An overview of anxiety and what you can do to cope with this increasingly common condition.
For many people, life involves an element of anxiety. This is perfectly normal and in some cases it also helpful. When we worry over the current circumstances in our life, things such as finances, work, and family, the worry can lead to well-thought-out decisions and carefully made plans.
However, not all worry is so productive. When worry becomes overwhelming for our psyche and emotions it can quickly become debilitating and negative. If you have been experiencing worry in an uncontrollable and excessive way for an extended period of time, there is a good chance that the worry has transformed into anxiety.
Generalized Anxiety Disorder (GAD) is the clinical name given to this excessive worry. It is a way of labeling the condition many people find themself in when worry has become a more permanent and irrational part of their life.
Anxiety: An Overview
As a form of unease and a feeling of disorder, anxiety comes in many shapes and forms. Medical terminology recognizes a growing number of anxiety disorders, and it is a sign of the times that many of them are now well known in the collective language.
It wasn’t long ago that terms such as OCD and PTSD were unknown to the general public. Nowadays, these anxieties, along with panic attacks and social anxiety disorder have become normal topics for the hashtag generation.
Anxiety can settle in over a period of years, and most sufferers feel they have lived with excessive worry for a large portion of their adult life. The causes are diverse and unpredictable but certain overarching themes, such as an intolerance for uncertainty, tend to be present for most anxious people.
The result for sufferers is a collective occupational, social, and physical impairment, all leading to growing distress. People with anxiety often struggle at work, with their friends and family, and even getting to sleep at night. Eventually, the need to treat and maintain this condition becomes essential.
Anxiety: The Treatments
The good news is that there are numerous positive responses available in the treatment of anxiety. Some of them are long term, some more immediate, each of them targets the condition in a different way.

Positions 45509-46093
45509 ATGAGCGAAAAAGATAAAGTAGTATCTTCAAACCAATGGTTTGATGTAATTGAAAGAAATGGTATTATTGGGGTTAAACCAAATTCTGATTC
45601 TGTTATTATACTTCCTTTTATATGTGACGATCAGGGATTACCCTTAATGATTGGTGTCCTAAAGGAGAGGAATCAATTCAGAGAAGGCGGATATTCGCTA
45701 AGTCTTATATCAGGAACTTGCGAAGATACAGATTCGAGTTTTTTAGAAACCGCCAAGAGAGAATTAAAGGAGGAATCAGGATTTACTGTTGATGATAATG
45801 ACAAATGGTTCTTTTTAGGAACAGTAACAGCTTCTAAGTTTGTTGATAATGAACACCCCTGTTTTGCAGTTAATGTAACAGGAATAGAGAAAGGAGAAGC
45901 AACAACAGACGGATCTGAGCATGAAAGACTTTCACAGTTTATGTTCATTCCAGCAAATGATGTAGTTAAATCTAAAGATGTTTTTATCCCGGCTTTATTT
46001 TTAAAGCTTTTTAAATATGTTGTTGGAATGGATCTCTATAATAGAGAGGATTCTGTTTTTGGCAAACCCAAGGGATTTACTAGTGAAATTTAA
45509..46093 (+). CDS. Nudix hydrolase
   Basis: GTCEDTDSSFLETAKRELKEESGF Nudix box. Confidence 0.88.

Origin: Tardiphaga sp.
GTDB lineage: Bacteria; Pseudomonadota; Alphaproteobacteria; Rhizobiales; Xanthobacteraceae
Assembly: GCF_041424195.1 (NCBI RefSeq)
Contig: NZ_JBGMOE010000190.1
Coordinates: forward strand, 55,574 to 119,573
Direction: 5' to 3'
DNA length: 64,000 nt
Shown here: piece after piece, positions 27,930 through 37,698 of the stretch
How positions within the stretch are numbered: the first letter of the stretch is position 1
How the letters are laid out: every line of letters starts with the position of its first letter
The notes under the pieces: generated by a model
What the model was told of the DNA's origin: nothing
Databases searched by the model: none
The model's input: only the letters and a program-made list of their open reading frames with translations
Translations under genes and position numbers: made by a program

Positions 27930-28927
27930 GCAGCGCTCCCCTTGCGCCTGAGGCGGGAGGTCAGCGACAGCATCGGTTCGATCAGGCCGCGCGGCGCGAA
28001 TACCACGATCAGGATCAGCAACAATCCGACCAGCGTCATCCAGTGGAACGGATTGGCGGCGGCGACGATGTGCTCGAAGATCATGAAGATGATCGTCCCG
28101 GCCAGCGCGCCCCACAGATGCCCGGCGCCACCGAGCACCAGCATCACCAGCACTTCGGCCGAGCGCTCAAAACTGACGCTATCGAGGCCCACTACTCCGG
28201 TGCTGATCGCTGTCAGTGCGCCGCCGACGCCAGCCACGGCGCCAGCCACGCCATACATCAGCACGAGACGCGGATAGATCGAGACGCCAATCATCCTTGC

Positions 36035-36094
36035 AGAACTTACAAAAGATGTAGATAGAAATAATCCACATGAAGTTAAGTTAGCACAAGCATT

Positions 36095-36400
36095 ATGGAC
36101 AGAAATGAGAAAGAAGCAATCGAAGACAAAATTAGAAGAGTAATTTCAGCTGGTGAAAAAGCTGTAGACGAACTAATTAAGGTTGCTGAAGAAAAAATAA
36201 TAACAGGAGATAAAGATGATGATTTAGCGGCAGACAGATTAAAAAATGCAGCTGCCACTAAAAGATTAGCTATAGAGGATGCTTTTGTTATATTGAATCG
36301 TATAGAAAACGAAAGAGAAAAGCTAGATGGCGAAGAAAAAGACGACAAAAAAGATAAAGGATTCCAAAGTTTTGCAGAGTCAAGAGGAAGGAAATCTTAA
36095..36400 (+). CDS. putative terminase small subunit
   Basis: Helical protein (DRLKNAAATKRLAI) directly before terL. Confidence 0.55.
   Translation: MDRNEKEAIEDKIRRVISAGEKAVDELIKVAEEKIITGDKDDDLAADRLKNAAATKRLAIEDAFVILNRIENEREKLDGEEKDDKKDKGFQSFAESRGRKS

As you might expect, the responses to anxiety are a mixture of psychological and physiological. Generally speaking, a mixture of both is ideal when coming up with a plan to cope with anxiety.
Short Term Responses
#1. Write About It
This is a method for getting your thoughts out of your head and possibly giving you an objective perspective. It may help to diminish the worries you are having. If you’re worried someone will read your words, you can always dispose of the document afterward.
#2. Concentrate on Your Breathing
This is a method that has to be practiced a little but can easily be learned. The idea is to slow down your heart rate which is often the physical accompaniment to anxiety. To start out, try breathing in for 4 beats and out for 4 beats. 5 minutes of this should even out your breathing and calm the heart. There are many more breathing techniques available online, or just try and develop them yourself. Remember, if you can calm your heart down, you can calm your anxiety!
#3. Question Your Thoughts
It is very easy to either forget or simply not notice when your thinking has become negative. By watching and questioning your thoughts you have a chance to reverse a negative train of thought. It is not always easy, somethings just seem fundamentally negative. However, realizing that you are thinking negatively and that it is possible to think positively can make a difference.